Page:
On 9 November 2019, the Supreme Court of India ordered that 2.77-acre land in North Indian town of Ayodhya, where Babri Masjid stood for centuries, be handed over to a trust to build a Hindu temple. It also ordered the government of India to give an alternate 5-acre land to Sunni Waqf Board, to build a replacement mosque.
The site of the historical old mosque has been a centre of dispute between Hindus and Muslims since the 18th century. Hindus claimed that the mosque was the site of birthplace of their god Rama.
The first recorded instance of conflict over the site was in 1853 when India was going through socio-political upheaval and uprise against the British rule had begun. The courts had then allotted separate areas of the site for Hindus and Muslims.
In 1949, two years after India’s independence and country’s partition into India and Pakistan, Hindu activists associated with the fundamentalist religious organisation Hindu Mahasabha covertly placed idols of Rama inside the mosque. In the ensuing controversy, the site was closed off to both communities, but the idols were not removed.
A campaign was launched in 1984 by the right-wing Hindu Nationalists to remove the mosque and build a Hindu temple in its place. The movement gained momentum in the following years.
BJP leader L K Advani led a procession of Hindu volunteers on a chariot called Rath Yatra in 1990 which covered hundreds of villages and cities across the country for two months raising the issue of Mosque/Temple.
The journey involved thousands of volunteers of Hindu extremist groups, raising communal tensions. The religious passions helped BJP winning power in several states including the state of Uttar Pradesh where the site in located.
On 6 December 1992, thousands of Hindu activists attacked the mosque and destroyed it as the security forces stood by allowing it to happen. The incident sparked serious communal riots in many parts of the country resulting in hundreds of deaths, most of them Muslims.
Subsequent court battles kept the issue alive. In 2010, Allahbad high court divided the land between Hindus and Muslims, giving two third to Hindus and one third to Muslims. The decision was appealed by both Hindu and Muslim litigants leading to the current Supreme Court order which entrusted the site exclusively to Hindus.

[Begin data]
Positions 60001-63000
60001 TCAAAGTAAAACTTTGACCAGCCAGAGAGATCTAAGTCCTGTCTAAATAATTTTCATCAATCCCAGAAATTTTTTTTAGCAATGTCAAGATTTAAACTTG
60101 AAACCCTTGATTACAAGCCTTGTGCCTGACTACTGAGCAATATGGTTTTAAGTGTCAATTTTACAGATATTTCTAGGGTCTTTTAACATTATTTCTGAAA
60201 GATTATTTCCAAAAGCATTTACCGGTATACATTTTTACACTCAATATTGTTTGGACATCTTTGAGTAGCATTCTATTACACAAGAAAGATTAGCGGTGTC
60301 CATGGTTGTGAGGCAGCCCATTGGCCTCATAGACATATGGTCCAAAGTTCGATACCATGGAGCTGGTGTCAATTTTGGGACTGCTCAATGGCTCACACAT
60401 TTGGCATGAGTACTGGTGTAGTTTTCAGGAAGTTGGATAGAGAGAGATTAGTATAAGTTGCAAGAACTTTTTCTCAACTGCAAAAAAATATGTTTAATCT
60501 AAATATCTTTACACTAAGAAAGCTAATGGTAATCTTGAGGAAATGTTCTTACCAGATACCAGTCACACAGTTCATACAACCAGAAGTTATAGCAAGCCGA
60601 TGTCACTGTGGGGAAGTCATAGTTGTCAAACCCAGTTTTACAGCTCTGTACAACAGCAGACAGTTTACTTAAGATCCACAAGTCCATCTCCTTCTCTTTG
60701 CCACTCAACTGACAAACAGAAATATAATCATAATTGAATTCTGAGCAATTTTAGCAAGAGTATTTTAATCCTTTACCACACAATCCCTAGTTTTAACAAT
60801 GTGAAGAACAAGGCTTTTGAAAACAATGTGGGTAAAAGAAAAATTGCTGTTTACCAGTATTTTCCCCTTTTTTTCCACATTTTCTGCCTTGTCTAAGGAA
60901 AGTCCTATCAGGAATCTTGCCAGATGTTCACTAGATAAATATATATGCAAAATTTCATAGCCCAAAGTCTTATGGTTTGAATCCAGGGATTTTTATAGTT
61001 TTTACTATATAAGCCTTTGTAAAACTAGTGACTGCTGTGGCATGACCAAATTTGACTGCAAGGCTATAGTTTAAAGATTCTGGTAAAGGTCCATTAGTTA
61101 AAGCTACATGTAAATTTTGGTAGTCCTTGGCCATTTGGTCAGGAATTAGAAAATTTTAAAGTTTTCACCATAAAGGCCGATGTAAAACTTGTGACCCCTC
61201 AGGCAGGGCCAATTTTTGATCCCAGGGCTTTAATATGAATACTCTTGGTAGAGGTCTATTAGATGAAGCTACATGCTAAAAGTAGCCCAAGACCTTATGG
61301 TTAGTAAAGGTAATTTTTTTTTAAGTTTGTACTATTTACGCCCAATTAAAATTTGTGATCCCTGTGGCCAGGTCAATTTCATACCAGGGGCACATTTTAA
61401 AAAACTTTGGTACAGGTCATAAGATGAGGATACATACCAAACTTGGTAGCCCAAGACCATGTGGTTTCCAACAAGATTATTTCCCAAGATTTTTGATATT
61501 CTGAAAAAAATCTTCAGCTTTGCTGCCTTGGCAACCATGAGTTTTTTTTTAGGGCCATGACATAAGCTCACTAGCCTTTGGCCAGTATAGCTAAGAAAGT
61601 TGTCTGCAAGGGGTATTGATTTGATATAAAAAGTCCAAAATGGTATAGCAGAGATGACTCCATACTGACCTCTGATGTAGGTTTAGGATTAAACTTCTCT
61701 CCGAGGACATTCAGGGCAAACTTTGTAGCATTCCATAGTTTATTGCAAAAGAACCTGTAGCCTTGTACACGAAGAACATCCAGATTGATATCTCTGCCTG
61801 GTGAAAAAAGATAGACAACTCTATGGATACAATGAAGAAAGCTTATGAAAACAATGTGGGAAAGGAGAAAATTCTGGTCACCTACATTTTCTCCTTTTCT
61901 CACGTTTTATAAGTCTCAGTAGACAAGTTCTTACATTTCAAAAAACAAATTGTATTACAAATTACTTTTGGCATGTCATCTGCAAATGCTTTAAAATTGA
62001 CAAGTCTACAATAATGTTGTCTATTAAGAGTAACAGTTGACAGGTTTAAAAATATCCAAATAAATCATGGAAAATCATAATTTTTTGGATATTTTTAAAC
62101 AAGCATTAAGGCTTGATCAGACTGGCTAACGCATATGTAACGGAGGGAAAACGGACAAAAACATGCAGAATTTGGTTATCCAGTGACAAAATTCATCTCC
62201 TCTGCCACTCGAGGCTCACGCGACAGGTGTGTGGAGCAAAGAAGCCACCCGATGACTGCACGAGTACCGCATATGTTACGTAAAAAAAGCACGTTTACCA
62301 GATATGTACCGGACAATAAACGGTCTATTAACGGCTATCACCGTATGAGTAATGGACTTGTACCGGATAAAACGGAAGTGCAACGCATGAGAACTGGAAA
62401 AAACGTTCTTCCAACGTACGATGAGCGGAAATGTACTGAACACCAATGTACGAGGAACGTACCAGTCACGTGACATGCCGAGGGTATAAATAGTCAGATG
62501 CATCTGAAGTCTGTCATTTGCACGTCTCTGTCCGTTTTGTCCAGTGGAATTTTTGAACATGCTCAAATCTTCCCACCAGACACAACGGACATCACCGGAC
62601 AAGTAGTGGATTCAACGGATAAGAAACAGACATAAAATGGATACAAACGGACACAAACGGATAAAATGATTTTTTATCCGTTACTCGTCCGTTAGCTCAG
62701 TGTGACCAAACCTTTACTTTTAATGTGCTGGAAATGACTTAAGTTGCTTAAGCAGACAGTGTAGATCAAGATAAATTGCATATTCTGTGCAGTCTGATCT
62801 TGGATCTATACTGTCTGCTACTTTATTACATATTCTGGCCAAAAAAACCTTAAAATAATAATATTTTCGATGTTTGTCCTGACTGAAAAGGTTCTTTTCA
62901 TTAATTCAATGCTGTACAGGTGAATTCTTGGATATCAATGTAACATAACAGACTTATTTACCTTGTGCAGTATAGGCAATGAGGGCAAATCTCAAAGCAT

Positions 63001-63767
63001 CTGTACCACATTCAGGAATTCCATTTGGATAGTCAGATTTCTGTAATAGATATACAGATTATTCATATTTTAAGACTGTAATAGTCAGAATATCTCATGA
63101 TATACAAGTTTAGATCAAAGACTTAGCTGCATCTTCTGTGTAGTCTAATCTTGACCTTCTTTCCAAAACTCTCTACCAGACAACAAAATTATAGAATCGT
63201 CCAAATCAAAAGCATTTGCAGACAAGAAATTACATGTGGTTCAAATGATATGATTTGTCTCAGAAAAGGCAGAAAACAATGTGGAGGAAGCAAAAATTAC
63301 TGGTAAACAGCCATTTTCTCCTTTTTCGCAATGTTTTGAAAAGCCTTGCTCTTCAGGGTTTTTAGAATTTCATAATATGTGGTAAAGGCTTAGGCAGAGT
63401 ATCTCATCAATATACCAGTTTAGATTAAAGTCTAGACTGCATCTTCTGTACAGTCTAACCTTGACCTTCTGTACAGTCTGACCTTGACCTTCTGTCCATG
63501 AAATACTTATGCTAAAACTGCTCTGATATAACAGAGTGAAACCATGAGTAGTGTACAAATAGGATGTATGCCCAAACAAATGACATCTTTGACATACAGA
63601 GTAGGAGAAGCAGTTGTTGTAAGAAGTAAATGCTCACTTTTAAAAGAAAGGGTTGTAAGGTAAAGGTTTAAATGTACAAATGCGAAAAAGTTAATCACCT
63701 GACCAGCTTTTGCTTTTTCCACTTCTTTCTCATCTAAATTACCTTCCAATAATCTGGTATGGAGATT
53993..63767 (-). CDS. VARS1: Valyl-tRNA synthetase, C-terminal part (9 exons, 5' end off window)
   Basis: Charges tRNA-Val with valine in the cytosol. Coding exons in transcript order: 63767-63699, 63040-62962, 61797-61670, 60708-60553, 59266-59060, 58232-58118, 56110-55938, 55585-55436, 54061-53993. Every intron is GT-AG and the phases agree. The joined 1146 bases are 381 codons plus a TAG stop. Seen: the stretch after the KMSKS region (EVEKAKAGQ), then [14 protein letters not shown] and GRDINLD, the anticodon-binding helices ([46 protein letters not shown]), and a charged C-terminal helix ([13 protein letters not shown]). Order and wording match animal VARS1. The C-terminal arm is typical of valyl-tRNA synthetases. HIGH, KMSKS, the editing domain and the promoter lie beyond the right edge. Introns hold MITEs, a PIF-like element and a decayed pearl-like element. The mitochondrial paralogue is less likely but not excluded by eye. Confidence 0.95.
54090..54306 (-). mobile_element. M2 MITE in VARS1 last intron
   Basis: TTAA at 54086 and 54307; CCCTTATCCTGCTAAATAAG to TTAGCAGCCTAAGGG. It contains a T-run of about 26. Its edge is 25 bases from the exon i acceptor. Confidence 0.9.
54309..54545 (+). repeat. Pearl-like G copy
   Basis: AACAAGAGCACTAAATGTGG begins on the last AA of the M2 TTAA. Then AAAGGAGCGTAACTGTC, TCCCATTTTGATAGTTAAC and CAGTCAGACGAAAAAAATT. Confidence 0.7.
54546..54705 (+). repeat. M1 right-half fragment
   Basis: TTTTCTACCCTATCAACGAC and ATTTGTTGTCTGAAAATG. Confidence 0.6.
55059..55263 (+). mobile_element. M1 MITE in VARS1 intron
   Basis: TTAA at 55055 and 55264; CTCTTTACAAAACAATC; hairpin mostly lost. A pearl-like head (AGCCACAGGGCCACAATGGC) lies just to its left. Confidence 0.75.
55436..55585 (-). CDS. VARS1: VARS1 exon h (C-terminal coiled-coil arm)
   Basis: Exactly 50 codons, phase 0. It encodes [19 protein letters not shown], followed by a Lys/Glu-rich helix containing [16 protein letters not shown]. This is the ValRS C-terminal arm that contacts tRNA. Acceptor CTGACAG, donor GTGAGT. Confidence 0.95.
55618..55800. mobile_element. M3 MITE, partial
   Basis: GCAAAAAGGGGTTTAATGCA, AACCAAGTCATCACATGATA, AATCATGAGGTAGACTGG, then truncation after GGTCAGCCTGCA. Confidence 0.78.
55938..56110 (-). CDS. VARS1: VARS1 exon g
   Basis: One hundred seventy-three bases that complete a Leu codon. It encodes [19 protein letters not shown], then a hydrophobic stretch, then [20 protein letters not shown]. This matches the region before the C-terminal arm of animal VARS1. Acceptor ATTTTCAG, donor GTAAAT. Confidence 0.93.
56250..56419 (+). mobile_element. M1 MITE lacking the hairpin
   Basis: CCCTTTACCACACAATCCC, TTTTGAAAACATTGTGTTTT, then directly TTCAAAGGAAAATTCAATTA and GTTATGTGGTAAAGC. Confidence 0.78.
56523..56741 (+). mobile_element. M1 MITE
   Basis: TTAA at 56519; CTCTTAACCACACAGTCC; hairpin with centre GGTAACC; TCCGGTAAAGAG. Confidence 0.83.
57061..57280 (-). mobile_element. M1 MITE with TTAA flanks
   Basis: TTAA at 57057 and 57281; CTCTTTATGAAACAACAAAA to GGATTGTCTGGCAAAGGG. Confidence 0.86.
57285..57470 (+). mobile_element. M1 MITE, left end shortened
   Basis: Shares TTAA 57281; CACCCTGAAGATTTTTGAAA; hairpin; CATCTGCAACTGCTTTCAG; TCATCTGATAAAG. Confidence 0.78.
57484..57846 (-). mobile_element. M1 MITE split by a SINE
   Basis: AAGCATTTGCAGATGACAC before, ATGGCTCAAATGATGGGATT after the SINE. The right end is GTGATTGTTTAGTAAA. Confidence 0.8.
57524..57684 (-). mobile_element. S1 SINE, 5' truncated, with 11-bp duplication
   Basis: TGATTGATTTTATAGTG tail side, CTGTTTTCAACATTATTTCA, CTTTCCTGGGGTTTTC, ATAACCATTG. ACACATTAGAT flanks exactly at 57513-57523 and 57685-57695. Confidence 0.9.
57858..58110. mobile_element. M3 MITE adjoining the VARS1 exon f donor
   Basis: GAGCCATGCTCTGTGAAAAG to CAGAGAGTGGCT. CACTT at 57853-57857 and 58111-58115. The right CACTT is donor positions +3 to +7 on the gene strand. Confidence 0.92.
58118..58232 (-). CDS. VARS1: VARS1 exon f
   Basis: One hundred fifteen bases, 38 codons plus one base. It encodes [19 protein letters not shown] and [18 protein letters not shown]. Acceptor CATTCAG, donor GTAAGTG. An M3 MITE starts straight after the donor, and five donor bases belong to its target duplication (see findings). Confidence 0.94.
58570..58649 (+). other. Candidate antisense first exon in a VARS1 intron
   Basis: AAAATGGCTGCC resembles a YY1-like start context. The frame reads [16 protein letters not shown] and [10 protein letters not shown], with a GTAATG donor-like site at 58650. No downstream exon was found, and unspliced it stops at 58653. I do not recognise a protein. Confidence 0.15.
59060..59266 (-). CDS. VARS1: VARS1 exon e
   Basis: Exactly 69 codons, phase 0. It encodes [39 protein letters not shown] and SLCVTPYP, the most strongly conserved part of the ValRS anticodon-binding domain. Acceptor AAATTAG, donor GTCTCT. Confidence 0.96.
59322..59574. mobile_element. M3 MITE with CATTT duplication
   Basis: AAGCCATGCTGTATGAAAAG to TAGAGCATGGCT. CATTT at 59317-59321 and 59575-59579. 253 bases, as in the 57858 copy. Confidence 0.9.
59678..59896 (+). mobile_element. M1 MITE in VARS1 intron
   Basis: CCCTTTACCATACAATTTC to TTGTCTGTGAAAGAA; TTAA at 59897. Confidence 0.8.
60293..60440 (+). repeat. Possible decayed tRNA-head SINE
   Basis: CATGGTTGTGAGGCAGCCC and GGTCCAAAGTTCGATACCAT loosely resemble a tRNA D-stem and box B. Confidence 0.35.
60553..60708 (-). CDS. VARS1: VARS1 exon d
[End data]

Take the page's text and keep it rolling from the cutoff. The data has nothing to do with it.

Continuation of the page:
The judges of the apex court based the judgement on a report by the Archaeological Survey of India (ASI) that it had found evidence of there being a temple under the Babri Masjid. However, ASI is being challenged by other prominent archaeologists such as Supriya Varma, a professor of archaeology at Jawaharlal Nehru University and a prominent historian Jaya Menon.
They accused the ASI of having preconceived notions and blamed them for violating ethical codes and procedures during the excavation. In their opinion, ASI was under pressure from BJP led government to reinforce the Hindu narrative that Mughal emperor Babar’s general Mir Baqi had knocked down a temple to build a mosque.
With the same evidence of findings of structural pieces under the mosque, these archaeologists have interpreted that there were actually two or three phases of smaller mosques underneath the Babri Masjid.
Since BJP came to power five years ago and following their re-election early this year, various institutions in India seem to have lost their independence. Doubts are raised about the integrity of judges in supreme court who unanimously gave the decision in favour of Hindus in the Babri mosque case.
Although all sides had said that they would accept the decision of the supreme court, a few Muslim bodies are not convinced. All India Muslim Personal Law Board (AIMPLB) and Jamiat Ulama-i-Hind (JUH), the prominent body of Muslim scholars, said they would contest the judgment.
JUH president Arshad Madani said that it was not a prestige issue. “This is a matter of Sharia (Islamic law). We can neither give the mosque nor take anything in lieu of it,” he said, referring to the land being promised for Muslims.
Both organisations were not part of the 9 November court ruling. The Sunni Central Waqf Board, the main litigant for Muslims, has said it accepted the ruling, as was promised earlier. However, it is yet to decide whether to accept the plot of land and build a replacement mosque.
It is unlikely that any appeal against the court ruling will be accepted.
Muslims fear that this decision is likely to open flood gates of many claims by Hindu communal organisations against several mosques being built during Muslim rule in India that lasted almost 1000 years.
Thus, communal tensions are unlikely to subside as issues are continuously being raised to harass and intimidate Muslims under the current Hindu nationalist government.